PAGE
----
I am considering taking big band arranging up again after doing this with a teacher 17 years ago for about 1 year (plus 1 year before that doing arrangements for sax quartet). He was actually a woodwind teacher as that was what I was taking lessons for but he had me do arranging as well to develop my ear. I wrote about 8 arrangements of jazz standards for big band.
These were simple "old Basie stye" arrangements consisting of an arranged head, then solos with some simple riffs, and then back to the head and out to the coda. After I did an arrangement he would check it making any corrections etc, and then I would record it with a big band.
Since then my main focus has been jazz improvisation, but now I am thinking about going back to doing some arranging as well. So I was wondering whether it would still be best to get a teacher, or go the self study route. I have also been considering taking online lessons but don't know of anyone giving one-on-one instruction over the web. I note the interactive arranging course on this site as well.
Re: Big Band Arranging: Self Study or via a Teacher?
This question is a little complicated by an ancillary one; who might be available to help you learn? If there is an experienced person nearby, that could save you time and perhaps a number of missteps. I have done what I could to make the material in the book self explanatory, but that only works when there is a great deal of attentive listening to "classic" examples. I learned a lot of this by listening to and transcribing Ellington and Strayhorn, and I had already been oriented towards successful musical practice by my composition teachers. If there's someone around who is able to help, why not take advantage of the experience of others?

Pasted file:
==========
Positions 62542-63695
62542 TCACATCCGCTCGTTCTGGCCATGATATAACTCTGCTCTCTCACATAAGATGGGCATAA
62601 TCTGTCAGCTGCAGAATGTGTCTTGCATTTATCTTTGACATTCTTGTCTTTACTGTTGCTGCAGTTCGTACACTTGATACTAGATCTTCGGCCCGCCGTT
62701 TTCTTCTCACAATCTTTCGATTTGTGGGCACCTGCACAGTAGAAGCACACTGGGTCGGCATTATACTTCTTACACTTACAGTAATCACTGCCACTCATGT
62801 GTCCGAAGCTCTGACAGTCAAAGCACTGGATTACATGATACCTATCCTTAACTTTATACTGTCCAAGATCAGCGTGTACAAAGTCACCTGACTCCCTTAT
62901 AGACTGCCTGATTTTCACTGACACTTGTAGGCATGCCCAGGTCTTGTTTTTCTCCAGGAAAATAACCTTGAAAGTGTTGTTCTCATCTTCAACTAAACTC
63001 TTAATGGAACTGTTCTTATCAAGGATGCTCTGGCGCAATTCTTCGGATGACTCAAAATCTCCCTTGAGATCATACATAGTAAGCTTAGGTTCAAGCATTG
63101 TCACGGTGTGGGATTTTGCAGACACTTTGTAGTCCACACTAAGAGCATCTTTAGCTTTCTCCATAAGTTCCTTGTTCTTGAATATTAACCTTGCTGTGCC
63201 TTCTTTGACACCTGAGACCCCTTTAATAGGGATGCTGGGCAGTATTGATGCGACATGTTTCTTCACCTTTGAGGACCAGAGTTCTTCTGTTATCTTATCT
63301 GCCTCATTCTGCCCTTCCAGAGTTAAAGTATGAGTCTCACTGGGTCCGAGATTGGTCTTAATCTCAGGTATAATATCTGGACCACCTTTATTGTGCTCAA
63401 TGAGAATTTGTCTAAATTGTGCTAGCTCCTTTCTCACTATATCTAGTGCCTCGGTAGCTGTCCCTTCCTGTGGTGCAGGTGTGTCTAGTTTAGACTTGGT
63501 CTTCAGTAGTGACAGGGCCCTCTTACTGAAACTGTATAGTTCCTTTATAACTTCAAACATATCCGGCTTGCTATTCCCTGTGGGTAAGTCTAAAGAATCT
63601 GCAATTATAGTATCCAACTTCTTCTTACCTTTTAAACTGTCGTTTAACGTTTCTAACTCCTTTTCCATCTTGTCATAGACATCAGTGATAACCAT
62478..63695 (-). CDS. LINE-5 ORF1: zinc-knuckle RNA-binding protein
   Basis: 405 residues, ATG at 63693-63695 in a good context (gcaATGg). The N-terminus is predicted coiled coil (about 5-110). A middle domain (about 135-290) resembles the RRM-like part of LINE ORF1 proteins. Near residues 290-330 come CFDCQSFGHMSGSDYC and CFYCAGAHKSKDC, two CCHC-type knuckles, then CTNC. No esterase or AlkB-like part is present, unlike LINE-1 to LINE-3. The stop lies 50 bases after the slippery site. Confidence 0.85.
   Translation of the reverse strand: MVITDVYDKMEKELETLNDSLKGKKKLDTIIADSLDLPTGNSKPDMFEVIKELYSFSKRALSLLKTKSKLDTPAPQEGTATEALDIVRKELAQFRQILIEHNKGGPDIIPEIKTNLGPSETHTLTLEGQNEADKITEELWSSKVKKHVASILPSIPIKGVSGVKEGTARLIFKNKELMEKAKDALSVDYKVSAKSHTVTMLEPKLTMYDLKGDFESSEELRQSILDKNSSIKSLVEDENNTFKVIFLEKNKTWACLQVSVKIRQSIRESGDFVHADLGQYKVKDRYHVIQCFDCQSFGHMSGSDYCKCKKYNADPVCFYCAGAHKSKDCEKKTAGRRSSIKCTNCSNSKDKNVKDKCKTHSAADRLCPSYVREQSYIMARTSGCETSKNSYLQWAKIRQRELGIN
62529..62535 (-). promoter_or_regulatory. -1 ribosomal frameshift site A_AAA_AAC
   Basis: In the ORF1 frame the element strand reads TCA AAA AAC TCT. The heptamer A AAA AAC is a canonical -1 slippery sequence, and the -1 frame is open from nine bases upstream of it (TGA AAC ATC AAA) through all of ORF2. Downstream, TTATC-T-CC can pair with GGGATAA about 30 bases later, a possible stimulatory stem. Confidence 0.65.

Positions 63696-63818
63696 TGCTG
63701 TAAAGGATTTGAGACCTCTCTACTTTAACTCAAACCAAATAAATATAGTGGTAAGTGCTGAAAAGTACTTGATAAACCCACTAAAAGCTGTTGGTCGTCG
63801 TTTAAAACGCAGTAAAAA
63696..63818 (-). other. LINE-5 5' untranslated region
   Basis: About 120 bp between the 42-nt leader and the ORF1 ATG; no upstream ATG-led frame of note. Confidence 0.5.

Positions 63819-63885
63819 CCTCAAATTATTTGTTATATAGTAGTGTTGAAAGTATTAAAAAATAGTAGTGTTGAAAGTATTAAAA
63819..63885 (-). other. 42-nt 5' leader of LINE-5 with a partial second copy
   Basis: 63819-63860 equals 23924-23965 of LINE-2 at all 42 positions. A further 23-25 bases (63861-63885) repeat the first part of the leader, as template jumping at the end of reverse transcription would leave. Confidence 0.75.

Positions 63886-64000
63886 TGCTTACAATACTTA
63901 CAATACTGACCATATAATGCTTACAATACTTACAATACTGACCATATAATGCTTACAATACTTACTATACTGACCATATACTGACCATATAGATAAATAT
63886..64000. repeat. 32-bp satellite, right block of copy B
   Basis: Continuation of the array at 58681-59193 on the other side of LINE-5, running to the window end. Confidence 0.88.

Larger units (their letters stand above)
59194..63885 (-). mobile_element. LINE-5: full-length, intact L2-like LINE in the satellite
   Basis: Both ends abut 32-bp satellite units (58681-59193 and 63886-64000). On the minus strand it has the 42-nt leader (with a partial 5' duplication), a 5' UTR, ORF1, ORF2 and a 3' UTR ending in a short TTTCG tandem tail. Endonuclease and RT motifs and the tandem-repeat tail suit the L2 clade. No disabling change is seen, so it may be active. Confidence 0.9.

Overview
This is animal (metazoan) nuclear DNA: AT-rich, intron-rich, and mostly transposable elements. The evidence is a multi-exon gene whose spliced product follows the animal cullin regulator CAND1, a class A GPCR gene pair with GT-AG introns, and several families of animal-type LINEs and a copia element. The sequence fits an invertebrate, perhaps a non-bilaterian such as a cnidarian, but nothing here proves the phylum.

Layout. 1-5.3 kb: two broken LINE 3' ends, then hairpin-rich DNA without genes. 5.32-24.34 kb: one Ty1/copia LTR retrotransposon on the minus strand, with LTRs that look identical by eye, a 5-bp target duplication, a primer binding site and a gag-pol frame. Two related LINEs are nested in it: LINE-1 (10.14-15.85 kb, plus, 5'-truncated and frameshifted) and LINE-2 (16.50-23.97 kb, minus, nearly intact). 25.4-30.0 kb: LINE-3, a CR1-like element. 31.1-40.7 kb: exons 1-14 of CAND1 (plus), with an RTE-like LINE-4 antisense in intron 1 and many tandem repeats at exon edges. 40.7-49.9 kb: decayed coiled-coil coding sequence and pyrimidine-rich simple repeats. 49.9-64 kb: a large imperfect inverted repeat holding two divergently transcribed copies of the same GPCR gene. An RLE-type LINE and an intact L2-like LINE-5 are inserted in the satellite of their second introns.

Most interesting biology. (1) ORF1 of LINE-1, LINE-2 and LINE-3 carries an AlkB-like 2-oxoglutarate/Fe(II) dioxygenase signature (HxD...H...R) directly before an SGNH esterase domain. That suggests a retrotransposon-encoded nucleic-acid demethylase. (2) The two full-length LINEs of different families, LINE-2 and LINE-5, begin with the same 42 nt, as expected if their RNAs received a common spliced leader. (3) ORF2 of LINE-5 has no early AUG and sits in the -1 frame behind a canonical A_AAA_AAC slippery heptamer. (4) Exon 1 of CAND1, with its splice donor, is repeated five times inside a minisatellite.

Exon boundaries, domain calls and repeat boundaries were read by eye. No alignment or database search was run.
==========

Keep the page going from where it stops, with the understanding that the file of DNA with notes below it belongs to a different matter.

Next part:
Your own experience can be a hard teacher: first the test; then the lesson.
Great site here! I've learned a lot, just by browsing superficially. Will need a lot more time to figure out how it works. I will tell all my students how great this place is.
And you're right: one needs some horns and a rhythm section for testing. I had a septet a long time ago, three saxes, one trumpet, piano, bass and drums. That's how I learned most: trial and error are the best teachers. Benny Golson once told me, when he was in Cologne, that he learned a lot from first listening very closely, then transcribing and then he started to write for two, three and more horns.
Tadd Dameron, his major influence, could write for just three horns, making them sound like more.
Thanks and best regards,
Here the complete Blue Skies, as played on the same occasion.